After I finished a year abroad as an au pair in Austria, I knew I wanted to keep traveling, and I knew my next destination had to be Spain. I had studied there briefly in college and had a decent grasp of the language. It seemed the best option for Americans was to be an English language assistant there. What I did not know was how exactly to go about it. There was so much contradicting information online and I didn’t know which option to pick. Luckily, through one of my Austrian friends, I got in touch with a girl who had done the language assistant program through CIEE and she gave me the scoop.
Here are the reasons I chose to work in Spain through CIEE:
Visa Support- One thing I learned from my time in Austria is that, while many people think being American gives us a privilege in all other parts of the world, getting a visa approved can be a nightmare. (Or as we call it in Spain, a pesadilla ;)). As I signed up for the program a bit late and didn’t know when I would have all my documents in order, I was a little late in making my visa appointment in New York. When I logged onto the system, they didn’t have appointments available until a week before I was supposed to leave! That was cutting it much too close. I was panicking. I was worried my dreams would be crushed and I wouldn’t be able to go. I reached out to CIEE and they spoke with the embassy and a couple weeks later, the embassy opened up a bunch of earlier appointments. It was a miracle. CIEE also gave me a list of exactly what documents were needed for which embassies, how to obtain them, and which types would be approved.
Organization- When I was first thinking of doing the language assistant program, I considered going directly through the ministry. The site was a maze and a bunch of the links I was clicking on were bringing me to 404 error pages. It was a mess. Spain is lively and exciting and incredible, but one thing it is not is organized. You’ll end up making appointments months in advance for government things only for you to arrive and find out you didn’t need one. They’ll change things up and not notify you. You’ll be denied somewhere because no one told you to bring a certain document. CIEE had organized everything for me so I knew exactly where I had to be and when, what I needed and who I needed to talk to. They’re a personal liaison.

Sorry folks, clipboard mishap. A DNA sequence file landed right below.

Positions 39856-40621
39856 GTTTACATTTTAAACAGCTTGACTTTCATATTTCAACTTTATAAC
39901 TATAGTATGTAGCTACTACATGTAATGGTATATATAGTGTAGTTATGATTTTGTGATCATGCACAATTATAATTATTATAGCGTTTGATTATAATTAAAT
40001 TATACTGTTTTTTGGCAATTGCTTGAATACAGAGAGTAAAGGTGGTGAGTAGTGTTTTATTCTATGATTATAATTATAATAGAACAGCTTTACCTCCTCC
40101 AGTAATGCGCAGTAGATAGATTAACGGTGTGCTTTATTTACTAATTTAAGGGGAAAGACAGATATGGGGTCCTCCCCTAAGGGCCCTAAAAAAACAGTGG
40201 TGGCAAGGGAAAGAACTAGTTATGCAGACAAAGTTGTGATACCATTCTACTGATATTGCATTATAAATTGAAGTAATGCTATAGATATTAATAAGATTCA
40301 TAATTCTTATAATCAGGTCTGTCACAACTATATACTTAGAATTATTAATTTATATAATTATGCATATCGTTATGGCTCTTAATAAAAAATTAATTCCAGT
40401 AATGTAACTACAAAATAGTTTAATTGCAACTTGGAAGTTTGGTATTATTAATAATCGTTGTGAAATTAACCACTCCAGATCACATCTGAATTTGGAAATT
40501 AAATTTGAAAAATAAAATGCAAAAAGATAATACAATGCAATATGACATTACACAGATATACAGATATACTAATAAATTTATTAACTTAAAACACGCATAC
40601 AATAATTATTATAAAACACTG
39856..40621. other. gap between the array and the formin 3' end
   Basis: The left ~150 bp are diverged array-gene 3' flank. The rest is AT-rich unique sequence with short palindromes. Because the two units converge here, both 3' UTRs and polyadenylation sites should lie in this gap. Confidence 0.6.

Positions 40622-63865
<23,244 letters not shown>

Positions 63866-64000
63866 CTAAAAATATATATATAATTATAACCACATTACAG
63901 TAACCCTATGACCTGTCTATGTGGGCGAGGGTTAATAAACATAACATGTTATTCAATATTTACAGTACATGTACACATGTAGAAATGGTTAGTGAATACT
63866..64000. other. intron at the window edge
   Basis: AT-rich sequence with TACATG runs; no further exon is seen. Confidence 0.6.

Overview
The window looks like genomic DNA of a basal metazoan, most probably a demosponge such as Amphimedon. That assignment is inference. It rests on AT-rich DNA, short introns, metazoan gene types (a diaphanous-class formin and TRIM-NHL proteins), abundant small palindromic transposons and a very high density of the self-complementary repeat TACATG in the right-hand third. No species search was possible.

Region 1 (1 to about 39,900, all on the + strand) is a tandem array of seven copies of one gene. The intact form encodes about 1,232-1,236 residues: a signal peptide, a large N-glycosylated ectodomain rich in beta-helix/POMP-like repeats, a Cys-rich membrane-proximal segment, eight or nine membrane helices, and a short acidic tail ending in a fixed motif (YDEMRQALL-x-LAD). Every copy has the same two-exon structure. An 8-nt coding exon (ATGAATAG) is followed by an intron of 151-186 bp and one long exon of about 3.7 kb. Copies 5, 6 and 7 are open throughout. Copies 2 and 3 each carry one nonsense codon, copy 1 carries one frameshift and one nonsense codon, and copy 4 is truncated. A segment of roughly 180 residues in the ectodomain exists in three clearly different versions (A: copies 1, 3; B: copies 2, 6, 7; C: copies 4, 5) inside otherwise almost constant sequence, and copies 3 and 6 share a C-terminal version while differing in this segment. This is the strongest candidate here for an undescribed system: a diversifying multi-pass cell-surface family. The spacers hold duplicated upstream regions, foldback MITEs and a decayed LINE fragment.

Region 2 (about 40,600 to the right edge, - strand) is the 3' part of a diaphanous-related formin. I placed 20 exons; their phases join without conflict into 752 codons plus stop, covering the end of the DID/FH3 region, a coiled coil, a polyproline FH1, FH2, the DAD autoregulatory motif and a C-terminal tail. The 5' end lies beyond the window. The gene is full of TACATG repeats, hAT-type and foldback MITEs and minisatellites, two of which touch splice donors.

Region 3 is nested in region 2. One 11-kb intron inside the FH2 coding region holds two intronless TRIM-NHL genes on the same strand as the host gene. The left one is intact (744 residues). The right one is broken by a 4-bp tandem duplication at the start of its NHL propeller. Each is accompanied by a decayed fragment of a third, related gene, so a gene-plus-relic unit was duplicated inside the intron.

Community- One thing I was nervous about when moving abroad was meeting new friends in a city where I didn’t know anyone. Through CIEE, I met some of my best friends. Two of my best friends here in Madrid are from my orientation group, the people I spent four days straight with at the very beginning. My other closest friends are my roommate from my immersion homestay and her current roommate. I can’t imagine what life would be like here without having them to travel with, attend new events with, make jokes with that only Americans would find funny, talk to about our students, or cry to when I’m having a crisis.
Hand-holding- I consider myself to be quite independent, but everyone could use a little hand-holding now and again. When you’re abroad, thousands of miles from your mom and you get the flu, you want someone you can call and tell you which doctors are available that work with your insurance and speak English. You also may want someone to tell you how to find an apartment and what the best neighborhoods are to live in, or how to obtain a metro card, or where the best shopping and restaurants are. CIEE hooked us up with all of this at orientation and they still remain available for help whenever we need it.
In the beginning, I had no idea how I would be as a teacher. I was worried that Spanish kids would be little monsters who would whisper mean jokes about me to each other in their own language, or make hideous drawings of me, or heckle me from the back during presentations. I soon learned though, that they’re some of the most affectionate, warm, hilarious little goobers I’ve ever met. I’m so grateful that I am getting to experience life here in Spain and I’m glad that I chose CIEE to help me through it!